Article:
Plays by Aeschylus

Agamemnon (Play One from The Oresteia)

Nick Hern Books
Type: Text

Aeschylus’ The Oresteia is a trilogy of Greek tragedies concerning the murder of King Agamemnon of Argos, together with its aftermath. The name derives from the character Orestes, the son of Agamemnon, who sets out to avenge his father's murder. The three plays – Agamemnon, Choephori (Libation-Bearers) and Eumenides (The Furies) – were originally accompanied in performance by a satyr play, Proteus, now lost. The Oresteia, which won first prize at the Dionysia festival in 458 BC, is the only surviving example of an ancient Greek theatre trilogy.

This translation by Marianne McDonald and J. Michael Walton is based on the Oxford text (to which the line numbers refer). It follows a distinction in the original text between the lines spoken by the characters (which are mostly composed in iambics), and those spoken by the Chorus (which adopt a much freer lyric verse); here, the lyric passages belonging to the Chorus are identified by the use of initial capital letters for each new line. In addition, various expressions such as io, pheu, oimoi and others have been left transliterated from the original Greek, being (in the words of the translators) 'indications of grief rather than actual words'.

The first play of the trilogy, Agamemnon, details the homecoming of Agamemnon, King of Argos, from the Trojan War. Waiting at home for him is his wife, Clytemnestra, who has been planning his murder, partly as revenge for the sacrifice of their daughter, Iphigenia, and partly because in the ten years of Agamemnon's absence Clytemnestra has entered into an adulterous relationship with Aegisthus, Agamemnon's cousin and the sole survivor of a dispossessed branch of the family (Agamemnon's father, Atreus, killed and fed Aegisthus's brothers to Aegisthus's father, Thyestes, when he took power from him), who is determined to regain the throne he believes should rightfully belong to him.

The second play, Choephori, deals with the reunion of Agamemnon's children, Electra and Orestes, and their revenge. Orestes kills his mother Clytemnestra to avenge the death of his father.

In the final part, Eumenides, Orestes, Apollo, and the Erinyes go before Athena and eleven other judges chosen by her from the Athenian citizenry to decide whether Orestes' killing of Clytemnestra makes him guilty of the crime of murder.

Choephori (Play Two from The Oresteia)

Nick Hern Books
Type: Text

Aeschylus’ The Oresteia is a trilogy of Greek tragedies concerning the murder of King Agamemnon of Argos, together with its aftermath. The name derives from the character Orestes, the son of Agamemnon, who sets out to avenge his father's murder. The three plays – Agamemnon, Choephori (Libation-Bearers) and Eumenides (The Furies) – were originally accompanied in performance by a satyr play, Proteus, now lost. The Oresteia, which won first prize at the Dionysia festival in 458 BC, is the only surviving example of an ancient Greek theatre trilogy.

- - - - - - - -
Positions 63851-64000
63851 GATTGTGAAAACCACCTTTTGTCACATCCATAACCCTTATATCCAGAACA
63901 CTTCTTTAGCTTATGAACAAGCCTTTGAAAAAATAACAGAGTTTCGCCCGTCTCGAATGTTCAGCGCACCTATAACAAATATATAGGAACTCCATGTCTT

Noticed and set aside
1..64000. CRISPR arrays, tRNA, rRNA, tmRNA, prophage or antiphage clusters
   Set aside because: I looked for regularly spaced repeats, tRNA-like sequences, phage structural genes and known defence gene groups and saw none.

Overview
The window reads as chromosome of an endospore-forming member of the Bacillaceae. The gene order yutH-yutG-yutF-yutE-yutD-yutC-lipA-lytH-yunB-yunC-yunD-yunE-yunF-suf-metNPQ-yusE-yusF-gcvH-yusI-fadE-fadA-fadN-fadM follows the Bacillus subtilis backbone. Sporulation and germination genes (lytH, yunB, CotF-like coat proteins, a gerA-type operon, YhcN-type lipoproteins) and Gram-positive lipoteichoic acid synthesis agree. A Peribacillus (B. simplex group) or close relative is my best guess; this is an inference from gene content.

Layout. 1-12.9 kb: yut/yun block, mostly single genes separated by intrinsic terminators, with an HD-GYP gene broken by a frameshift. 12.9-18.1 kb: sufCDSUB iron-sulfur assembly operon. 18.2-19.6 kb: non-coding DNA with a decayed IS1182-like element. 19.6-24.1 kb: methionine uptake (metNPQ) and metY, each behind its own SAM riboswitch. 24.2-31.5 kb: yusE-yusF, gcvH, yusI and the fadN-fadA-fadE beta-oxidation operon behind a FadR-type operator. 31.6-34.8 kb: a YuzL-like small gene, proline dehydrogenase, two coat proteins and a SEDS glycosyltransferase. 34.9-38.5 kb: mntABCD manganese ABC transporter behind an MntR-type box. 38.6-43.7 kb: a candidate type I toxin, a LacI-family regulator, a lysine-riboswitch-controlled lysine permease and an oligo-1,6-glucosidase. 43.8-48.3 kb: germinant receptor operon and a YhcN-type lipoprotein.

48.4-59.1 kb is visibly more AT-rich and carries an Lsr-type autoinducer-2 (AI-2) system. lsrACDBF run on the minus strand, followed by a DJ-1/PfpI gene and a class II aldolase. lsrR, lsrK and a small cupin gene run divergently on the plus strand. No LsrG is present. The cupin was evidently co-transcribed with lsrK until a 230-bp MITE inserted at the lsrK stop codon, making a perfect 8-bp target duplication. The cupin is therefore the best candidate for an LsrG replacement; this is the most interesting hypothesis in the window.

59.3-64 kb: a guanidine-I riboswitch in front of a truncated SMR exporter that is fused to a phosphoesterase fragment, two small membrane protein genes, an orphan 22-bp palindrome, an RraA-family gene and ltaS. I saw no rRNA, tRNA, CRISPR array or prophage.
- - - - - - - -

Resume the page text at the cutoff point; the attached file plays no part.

This translation by Marianne McDonald and J. Michael Walton is based on the Oxford text (to which the line numbers refer). It follows a distinction in the original text between the lines spoken by the characters (which are mostly composed in iambics), and those spoken by the Chorus (which adopt a much freer lyric verse); here, the lyric passages belonging to the Chorus are identified by the use of initial capital letters for each new line. In addition, various expressions such as io, pheu, oimoi and others have been left transliterated from the original Greek, being (in the words of the translators) 'indications of grief rather than actual words'.

The first play of the trilogy, Agamemnon, details the homecoming of Agamemnon, King of Argos, from the Trojan War. Waiting at home for him is his wife, Clytemnestra, who has been planning his murder, partly as revenge for the sacrifice of their daughter, Iphigenia, and partly because in the ten years of Agamemnon's absence Clytemnestra has entered into an adulterous relationship with Aegisthus, Agamemnon's cousin and the sole survivor of a dispossessed branch of the family (Agamemnon's father, Atreus, killed and fed Aegisthus's brothers to Aegisthus's father, Thyestes, when he took power from him), who is determined to regain the throne he believes should rightfully belong to him.

The second play, Choephori, deals with the reunion of Agamemnon's children, Electra and Orestes, and their revenge. Orestes kills his mother Clytemnestra to avenge the death of his father.

In the final part, Eumenides, Orestes, Apollo, and the Erinyes go before Athena and eleven other judges chosen by her from the Athenian citizenry to decide whether Orestes' killing of Clytemnestra makes him guilty of the crime of murder.

Eumenides (Play Three from The Oresteia)

Nick Hern Books
Type: Text

Aeschylus’ The Oresteia is a trilogy of Greek tragedies concerning the murder of King Agamemnon of Argos, together with its aftermath. The name derives from the character Orestes, the son of Agamemnon, who sets out to avenge his father's murder. The three plays – Agamemnon, Choephori (Libation-Bearers) and Eumenides (The Furies) – were originally accompanied in performance by a satyr play, Proteus, now lost. The Oresteia, which won first prize at the Dionysia festival in 458 BC, is the only surviving example of an ancient Greek theatre trilogy.